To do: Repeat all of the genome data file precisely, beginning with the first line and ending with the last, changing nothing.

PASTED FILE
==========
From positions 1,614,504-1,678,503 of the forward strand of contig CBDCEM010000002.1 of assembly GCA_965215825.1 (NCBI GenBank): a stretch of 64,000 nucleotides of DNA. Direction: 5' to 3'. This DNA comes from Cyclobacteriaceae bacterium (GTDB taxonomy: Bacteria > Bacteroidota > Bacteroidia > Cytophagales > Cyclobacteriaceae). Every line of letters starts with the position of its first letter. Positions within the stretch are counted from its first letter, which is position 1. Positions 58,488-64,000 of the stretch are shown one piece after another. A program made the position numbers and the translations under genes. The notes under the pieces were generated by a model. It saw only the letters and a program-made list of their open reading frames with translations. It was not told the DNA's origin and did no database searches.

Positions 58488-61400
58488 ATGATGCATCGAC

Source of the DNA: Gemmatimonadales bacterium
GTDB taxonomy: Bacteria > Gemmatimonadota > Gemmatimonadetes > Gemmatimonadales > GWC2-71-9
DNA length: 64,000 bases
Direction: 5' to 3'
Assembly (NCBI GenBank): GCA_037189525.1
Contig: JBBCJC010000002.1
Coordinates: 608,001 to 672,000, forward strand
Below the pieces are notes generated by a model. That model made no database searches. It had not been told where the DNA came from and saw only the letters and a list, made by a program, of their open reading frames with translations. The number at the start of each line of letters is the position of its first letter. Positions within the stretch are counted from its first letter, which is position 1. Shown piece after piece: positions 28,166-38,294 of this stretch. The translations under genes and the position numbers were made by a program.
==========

From positions 1,614,504-1,678,503 of the forward strand of contig CBDCEM010000002.1 of assembly GCA_965215825.1 (NCBI GenBank): a stretch of 64,000 nucleotides of DNA. Direction: 5' to 3'. This DNA comes from Cyclobacteriaceae bacterium (GTDB taxonomy: Bacteria > Bacteroidota > Bacteroidia > Cytophagales > Cyclobacteriaceae). Every line of letters starts with the position of its first letter. Positions within the stretch are counted from its first letter, which is position 1. Positions 58,488-64,000 of the stretch are shown one piece after another. A program made the position numbers and the translations under genes. The notes under the pieces were generated by a model. It saw only the letters and a program-made list of their open reading frames with translations. It was not told the DNA's origin and did no database searches.

Positions 58488-61400
58488 ATGATGCATCGAC

Source of the DNA: Gemmatimonadales bacterium
GTDB taxonomy: Bacteria > Gemmatimonadota > Gemmatimonadetes > Gemmatimonadales > GWC2-71-9
DNA length: 64,000 bases
Direction: 5' to 3'
Assembly (NCBI GenBank): GCA_037189525.1
Contig: JBBCJC010000002.1
Coordinates: 608,001 to 672,000, forward strand
Below the pieces are notes generated by a model. That model made no database searches. It had not been told where the DNA came from and saw only the letters and a list, made by a program, of their open reading frames with translations. The number at the start of each line of letters is the position of its first letter. Positions within the stretch are counted from its first letter, which is position 1. Shown piece after piece: positions 28,166-38,294 of this stretch. The translations under genes and the position numbers were made by a program.